“Moving from the lab to the patient space via clinical trials requires collaboration at the highest level – and I am honoured to be part of that team approach.”
A/Prof Koh describes her role as COGNO Chair as her biggest professional achievement. She is committed to its broad portfolio of clinical trials and driven by the intellectual challenge of research,
“I enjoy the opportunity to make a contribution to progressing knowledge and ultimately improving outcomes for brain cancer patients,” she said.
Brain Cancer Awareness Month has begun with wonderful recognition for our Founding Chair, Professor Michael Besser AM, who has been awarded the 2022 Neurosurgical Society of Australasia Medal in recognition of his extraordinary contributions to neurosurgery and the neurosurgical community.
Professor Besser spearheaded the development of the BCBA Consortium in 2015 and his leadership and knowledge have been invaluable since. He became an integral part of the vision for BCBA following his care for Lucie Leonard as her neurosurgeon.
“I’m sure we’re not the only family forever grateful for his skill and care as we came to grips with the realities of a brain cancer diagnosis,’ said BCBA Founder, Robyn Leonard.
Congratulations to Professor Besser from all at BCBA!
A massive thank you to all those who travelled down to the Southern Highlands and took to the road (braving the many potholes) to support our fundraising arm, the Brain Cancer Collective, and in turn the work of the BCBA Consortium. As our Director, Robyn Leonard says,
'These passionate cyclists are the heart and soul of our charity. We’re just so grateful for their support, particularly to Kent Williams at Entoure de Vines who organised this event in lieu of our annual 2-day Bike Ride for Brain Cancer – postponed yet again due to COVID, but hopefully back on the road in 2023.'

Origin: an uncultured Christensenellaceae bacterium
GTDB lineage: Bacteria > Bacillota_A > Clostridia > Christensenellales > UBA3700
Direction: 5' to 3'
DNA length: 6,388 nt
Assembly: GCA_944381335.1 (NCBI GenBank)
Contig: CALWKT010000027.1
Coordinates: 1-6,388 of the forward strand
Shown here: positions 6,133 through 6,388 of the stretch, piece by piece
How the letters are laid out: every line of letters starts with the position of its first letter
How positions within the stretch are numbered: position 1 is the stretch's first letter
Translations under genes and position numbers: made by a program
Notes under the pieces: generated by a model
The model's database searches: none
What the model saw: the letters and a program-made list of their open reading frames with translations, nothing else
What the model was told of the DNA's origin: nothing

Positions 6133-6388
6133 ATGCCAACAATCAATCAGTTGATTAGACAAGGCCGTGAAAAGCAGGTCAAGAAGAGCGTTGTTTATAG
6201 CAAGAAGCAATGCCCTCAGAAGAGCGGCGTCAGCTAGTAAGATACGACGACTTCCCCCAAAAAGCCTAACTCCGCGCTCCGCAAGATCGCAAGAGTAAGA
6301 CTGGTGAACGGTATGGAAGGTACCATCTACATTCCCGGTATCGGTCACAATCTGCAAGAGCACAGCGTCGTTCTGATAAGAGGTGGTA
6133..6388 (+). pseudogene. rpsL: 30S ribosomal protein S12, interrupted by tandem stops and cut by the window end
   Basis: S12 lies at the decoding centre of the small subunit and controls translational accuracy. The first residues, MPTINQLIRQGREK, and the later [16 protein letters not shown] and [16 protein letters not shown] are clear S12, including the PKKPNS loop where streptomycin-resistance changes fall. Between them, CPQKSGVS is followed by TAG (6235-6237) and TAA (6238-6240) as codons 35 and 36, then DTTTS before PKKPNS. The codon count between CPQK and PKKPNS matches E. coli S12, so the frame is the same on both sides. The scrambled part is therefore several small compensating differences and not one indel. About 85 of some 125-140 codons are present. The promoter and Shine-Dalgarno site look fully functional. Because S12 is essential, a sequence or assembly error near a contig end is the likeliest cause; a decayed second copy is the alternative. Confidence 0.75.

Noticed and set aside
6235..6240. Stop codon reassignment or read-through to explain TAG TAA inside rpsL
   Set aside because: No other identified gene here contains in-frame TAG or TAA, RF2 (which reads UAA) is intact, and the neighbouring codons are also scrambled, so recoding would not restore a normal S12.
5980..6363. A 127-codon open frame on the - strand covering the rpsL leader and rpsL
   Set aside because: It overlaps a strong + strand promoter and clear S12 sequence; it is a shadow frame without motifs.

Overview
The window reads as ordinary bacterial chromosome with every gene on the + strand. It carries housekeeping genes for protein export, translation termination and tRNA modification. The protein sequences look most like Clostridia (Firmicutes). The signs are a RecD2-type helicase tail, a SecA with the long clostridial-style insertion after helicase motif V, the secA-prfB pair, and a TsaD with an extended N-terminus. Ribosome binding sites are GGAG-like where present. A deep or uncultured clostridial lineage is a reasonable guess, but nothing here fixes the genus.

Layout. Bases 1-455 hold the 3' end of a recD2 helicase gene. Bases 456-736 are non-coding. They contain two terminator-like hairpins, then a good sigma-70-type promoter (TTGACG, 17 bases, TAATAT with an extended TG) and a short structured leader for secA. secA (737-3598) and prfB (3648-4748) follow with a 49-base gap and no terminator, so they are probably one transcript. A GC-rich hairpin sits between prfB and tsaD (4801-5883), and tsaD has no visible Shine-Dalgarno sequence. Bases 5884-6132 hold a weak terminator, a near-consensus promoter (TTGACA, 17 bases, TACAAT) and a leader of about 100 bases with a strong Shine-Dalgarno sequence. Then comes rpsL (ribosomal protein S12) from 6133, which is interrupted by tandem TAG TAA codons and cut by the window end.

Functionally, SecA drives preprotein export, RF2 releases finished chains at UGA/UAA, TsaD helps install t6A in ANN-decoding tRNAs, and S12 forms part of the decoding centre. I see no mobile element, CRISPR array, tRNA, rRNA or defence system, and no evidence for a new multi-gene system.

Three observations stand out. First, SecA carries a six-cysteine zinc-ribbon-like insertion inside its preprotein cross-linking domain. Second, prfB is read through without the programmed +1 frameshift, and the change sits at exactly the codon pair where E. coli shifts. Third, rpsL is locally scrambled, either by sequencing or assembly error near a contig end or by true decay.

To all involved with the SOHN HEARTS & MINDS Investment Leaders Conference we say thank you for your valuable ongoing support for the work we do every day to bring about change in brain cancer.
Because of you we are able to keep putting in the hard yards needed to provide access to scarce tissue samples for research and build a long overdue registry of clinical data to improve the delivery of care for all brain cancer patients.
Working with BCBA members at the Sid Faithful Brain Cancer Laboratory and Cell Culture Bank at QIMR-Berghofer, Dr Lachlan Harris has received grant funding for his novel approach to tackling the deadly brain cancer, glioblastoma (GBM). Calling on his experience as a developmental biologist, Dr Harris is targeting GBM by attacking the slowly dividing or ‘sleeping’ stem cells that resist treatment and cause the tumour to recur. By forcing these cells to ‘wake up’ and divide rapidly, they become more vulnerable to chemotherapy, thereby delaying or even preventing recurrence. It’s an approach that has been shown to be effective in leukaemia, but to date has not been tested in brain cancer.
Thank you to our amazing collaborators and supporters. Despite the many challenges of the past year, BCBA has enjoyed some fantastic successes and we look forward to continuing our work with you in 2022 to bring about change in brain cancer.
Wishing everyone a happy, restful and safe holiday season.
BCBA is very proud to have this work published in the prestigious international Journal of Neuro-Oncology Practice https://doi.org/10.1093/nop/npab055
BCBA Chair, A/Prof Lindy Jeffree, led the team developing this world-first set of clinical Indicators, which will benchmark the collection of data for BCBA’s Australian Brain Cancer Registry initiative. The aim of this project is to identify, describe and measure the impact of variation and gaps in brain cancer care across Australia, with the overarching goal of ensuring that all brain cancer patients receive the best existing treatment.